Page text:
Graduate-level teacher candidates in the Exceptional Education Department will showcase their research projects and share effective practices with colleagues and community educators during the Dr. Horace “Hank” Mann Graduate Research Symposium, Saturday, May 5, from 8:30 a.m. to 12:15 p.m. in the Bulger Communication Center.
This year, to extend the incredible legacy of Dr. Horace “Hank” Mann, the sixth annual symposium will officially be named in his honor. Mann joined Buffalo State in 1953 as the director of the Exceptional Children Education Division. Under his leadership, the college’s exceptional education undergraduate and graduate programs rose to prominence and became among the largest in the United States. Mann passed away in November 2010 at the age of 88.
“Dr. Mann was always a humanist at heart. He always thought about doing the right thing for the right reason,” said Warren Gleckel, associate professor of exception education, whom Mann hired in 1975. Gleckel noted that Mann was more than a mentor; he served as surrogate father to his wife, Linda, and grandfather to their children. “Without question, he was one of the most nurturing people I’ve ever known.”
Mann also advocated for the rights of people with disabilities long before the Americans with Disabilities Act was even on the radar. Gleckel recalled Mann’s belief in integrating children and adults with cognitive disabilities into the community at a time when this population typically was shuttered for years in huge institutions.
“He understood what was needed to disband the warehousing of people,” Gleckel said. “He said we need group homes, work, and educational opportunities, a setting akin to a reasonable family life.”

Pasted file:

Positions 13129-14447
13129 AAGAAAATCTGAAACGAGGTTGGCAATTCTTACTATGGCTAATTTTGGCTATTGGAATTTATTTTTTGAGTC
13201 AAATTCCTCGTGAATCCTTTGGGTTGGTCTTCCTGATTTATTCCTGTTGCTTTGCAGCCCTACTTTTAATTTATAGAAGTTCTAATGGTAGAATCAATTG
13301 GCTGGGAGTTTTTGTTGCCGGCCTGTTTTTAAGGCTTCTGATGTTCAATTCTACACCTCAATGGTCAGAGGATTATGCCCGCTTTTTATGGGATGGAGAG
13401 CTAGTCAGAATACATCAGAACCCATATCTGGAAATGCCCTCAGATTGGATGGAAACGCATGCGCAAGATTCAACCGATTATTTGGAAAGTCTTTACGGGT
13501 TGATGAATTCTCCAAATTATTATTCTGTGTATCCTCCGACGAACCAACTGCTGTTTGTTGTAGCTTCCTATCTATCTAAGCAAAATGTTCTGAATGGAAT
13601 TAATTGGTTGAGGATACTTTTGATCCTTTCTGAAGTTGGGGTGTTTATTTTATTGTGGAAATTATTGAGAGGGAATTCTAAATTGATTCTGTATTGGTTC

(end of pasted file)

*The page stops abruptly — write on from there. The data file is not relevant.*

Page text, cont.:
The 2012 Dr. Horace Mann Graduate Research Symposium will feature 18 projects representing the research of more than 50 graduate students. “Central to this event is the notion of using data to determine efficacy of instruction; and to use data to align instruction to the unique needs of students with special needs,” said Kevin Miller, professor and chair of exceptional education. “We have received overwhelmingly positive response from participants of the past five symposiums.”
Michael S. Rosenberg, '75, '79, professor and associate dean for research in the Department of Special Education, John Hopkins University’s School of Education, will deliver the keynote address. "Developing, Implementing, and Sustaining Comprehensive Culturally Responsive Behavior Management Systems: Using Data to Bridge the Research-to-Practice Gap."
Rosenberg completed his undergraduate and graduate special education studies at Buffalo State and doctoral studies at Penn State, which is also where Mann completed his doctoral program.
The symposium was initiated through the collaborative efforts of faculty in the Exceptional Education Department and the School of Education.
"By sharing and discussing results of their research projects with others, graduate students learn from each other and broaden their perspectives about research," Miller said. "A secondary intent of the symposium is to cultivate healthier, more positive attitudes toward research."
The event is free of charge and open to educators in the community. Attendees are encouraged to pre-register for the event at http://alumni.buffalostate.edu/ExEdsymposium, although walk-ins will be welcome.
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